More evidence that Zika causes microcephaly
In microcephaly, babies are born with a smaller-than-normal head and an underdeveloped brain. Thousands of such cases tied to maternal infection with Zika have already been recorded in Latin America—especially in Brazil.
Back in April, the U.S. Centers for Disease Control and Prevention declared that maternal infection with the virus was, in fact, a cause of infant microcephaly.
That announcement followed an exhaustive study on the subject published the same week in the New England Journal of Medicine. That study found consistent patterns linking Zika infection with microcephaly, borne out by fetal and infant autopsy reports.
The new study, published Sept. 15 in The Lancet Infectious Diseases, seems to offer even clearer evidence, its authors said.
The research involved 30 babies born with microcephaly between mid-January and the beginning of May at eight public hospitals in Pernambuco State, located in northeastern Brazil.
The Brazilian and British research team noted that prior studies had not followed the "gold standard" methodology of comparing babies with microcephaly against a set of closely matched (but healthy) controls.
So, the team compared rates of Zika infection between each of the babies born with microcephaly against two babies born without the defect the next morning at the same hospitals.
Based on tests of each baby's blood and cerebrospinal fluid, as well as blood tests from their respective mothers, the researchers found Zika infection to be much more prevalent in babies with microcephaly.
For example, while the blood of 80 percent of the mothers who gave birth to a baby with microcephaly tested positive for Zika, that was true for only 64 percent of the "control group" mothers.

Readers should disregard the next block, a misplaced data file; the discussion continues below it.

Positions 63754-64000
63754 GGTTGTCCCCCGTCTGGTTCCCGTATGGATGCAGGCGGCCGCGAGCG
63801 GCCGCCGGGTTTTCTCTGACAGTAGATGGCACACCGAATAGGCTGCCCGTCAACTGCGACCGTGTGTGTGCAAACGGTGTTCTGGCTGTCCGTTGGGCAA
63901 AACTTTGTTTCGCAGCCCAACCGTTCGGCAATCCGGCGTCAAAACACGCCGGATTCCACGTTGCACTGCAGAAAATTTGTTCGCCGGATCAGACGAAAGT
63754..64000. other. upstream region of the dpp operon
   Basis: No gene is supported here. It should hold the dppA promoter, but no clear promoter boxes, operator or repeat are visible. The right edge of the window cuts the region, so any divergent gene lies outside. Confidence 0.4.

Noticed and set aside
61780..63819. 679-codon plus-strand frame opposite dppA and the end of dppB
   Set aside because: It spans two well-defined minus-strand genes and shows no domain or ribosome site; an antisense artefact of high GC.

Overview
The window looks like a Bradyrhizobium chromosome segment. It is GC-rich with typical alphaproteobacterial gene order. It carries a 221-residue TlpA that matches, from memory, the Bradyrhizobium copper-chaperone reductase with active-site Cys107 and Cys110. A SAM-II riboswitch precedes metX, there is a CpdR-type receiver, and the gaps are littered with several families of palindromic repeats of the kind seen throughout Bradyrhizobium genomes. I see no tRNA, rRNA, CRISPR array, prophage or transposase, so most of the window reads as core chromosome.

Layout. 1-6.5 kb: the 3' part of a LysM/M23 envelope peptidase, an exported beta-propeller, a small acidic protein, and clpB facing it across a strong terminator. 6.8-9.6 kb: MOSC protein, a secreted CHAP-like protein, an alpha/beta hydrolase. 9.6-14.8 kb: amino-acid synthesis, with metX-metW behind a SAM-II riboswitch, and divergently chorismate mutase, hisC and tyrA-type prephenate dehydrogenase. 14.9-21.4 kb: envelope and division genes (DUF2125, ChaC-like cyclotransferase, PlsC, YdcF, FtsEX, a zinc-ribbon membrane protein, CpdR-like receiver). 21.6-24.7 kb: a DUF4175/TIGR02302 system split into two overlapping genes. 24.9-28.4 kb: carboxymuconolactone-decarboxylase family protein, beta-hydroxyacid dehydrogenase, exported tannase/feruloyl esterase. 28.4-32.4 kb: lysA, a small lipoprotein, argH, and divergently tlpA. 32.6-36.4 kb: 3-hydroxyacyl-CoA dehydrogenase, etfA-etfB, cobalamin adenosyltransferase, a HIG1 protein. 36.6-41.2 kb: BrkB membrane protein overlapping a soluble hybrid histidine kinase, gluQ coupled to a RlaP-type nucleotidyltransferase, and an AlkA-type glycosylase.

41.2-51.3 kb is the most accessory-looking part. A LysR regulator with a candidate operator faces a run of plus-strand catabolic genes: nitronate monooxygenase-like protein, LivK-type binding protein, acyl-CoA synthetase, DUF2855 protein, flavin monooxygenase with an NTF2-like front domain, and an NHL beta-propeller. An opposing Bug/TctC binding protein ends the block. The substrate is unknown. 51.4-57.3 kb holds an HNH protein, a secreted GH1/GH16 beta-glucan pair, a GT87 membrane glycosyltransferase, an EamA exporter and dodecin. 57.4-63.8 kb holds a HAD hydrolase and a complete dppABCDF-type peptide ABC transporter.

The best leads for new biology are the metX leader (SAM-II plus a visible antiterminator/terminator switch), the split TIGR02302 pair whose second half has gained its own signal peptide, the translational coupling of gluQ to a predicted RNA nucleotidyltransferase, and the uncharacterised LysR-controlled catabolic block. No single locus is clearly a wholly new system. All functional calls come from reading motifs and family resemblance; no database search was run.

Results from the babies were even more telling, the study authors said.
"When we compared laboratory-confirmed Zika virus infection in newborns with and without microcephaly, we found that about half of the cases with microcephaly had laboratory-confirmed Zika virus infection, compared to none of the healthy controls," study co-author Dr. Thalia Velho Barreto de Araujo said in a journal news release. She's with the Federal University of Pernambuco in Recife.
The study is ongoing, and the researchers said they plan to expand their investigation to 200 cases and 400 matched controls. They stressed that these first analyses remain "preliminary."
Also, the investigators added that the reliability of blood and cerebrospinal fluid tests to screen for Zika virus in newborns is still unknown. That might explain why 19 (59 percent) of the microcephalic babies did not test positive for Zika, they suggested.
In a commentary that accompanied the study, two experts in pediatric disease said that microcephaly may only be one of a number of conditions linked to maternal Zika infection.
"As our knowledge of the clinical repercussions of congenital Zika virus infection advances, it becomes apparent that microcephaly is only one possible adverse outcome among a range of disorders that might be part of congenital Zika virus syndrome," wrote Drs. Patricia Brasil, of Fiocruz RJ, Rio de Janeiro, and Karin Nielsen-Saines, of the department of pediatrics at the University of California, Los Angeles.
This Q & A will tell you what you need to know about Zika.
To see the CDC list of sites where Zika virus is active and may pose a threat to pregnant women, click here.
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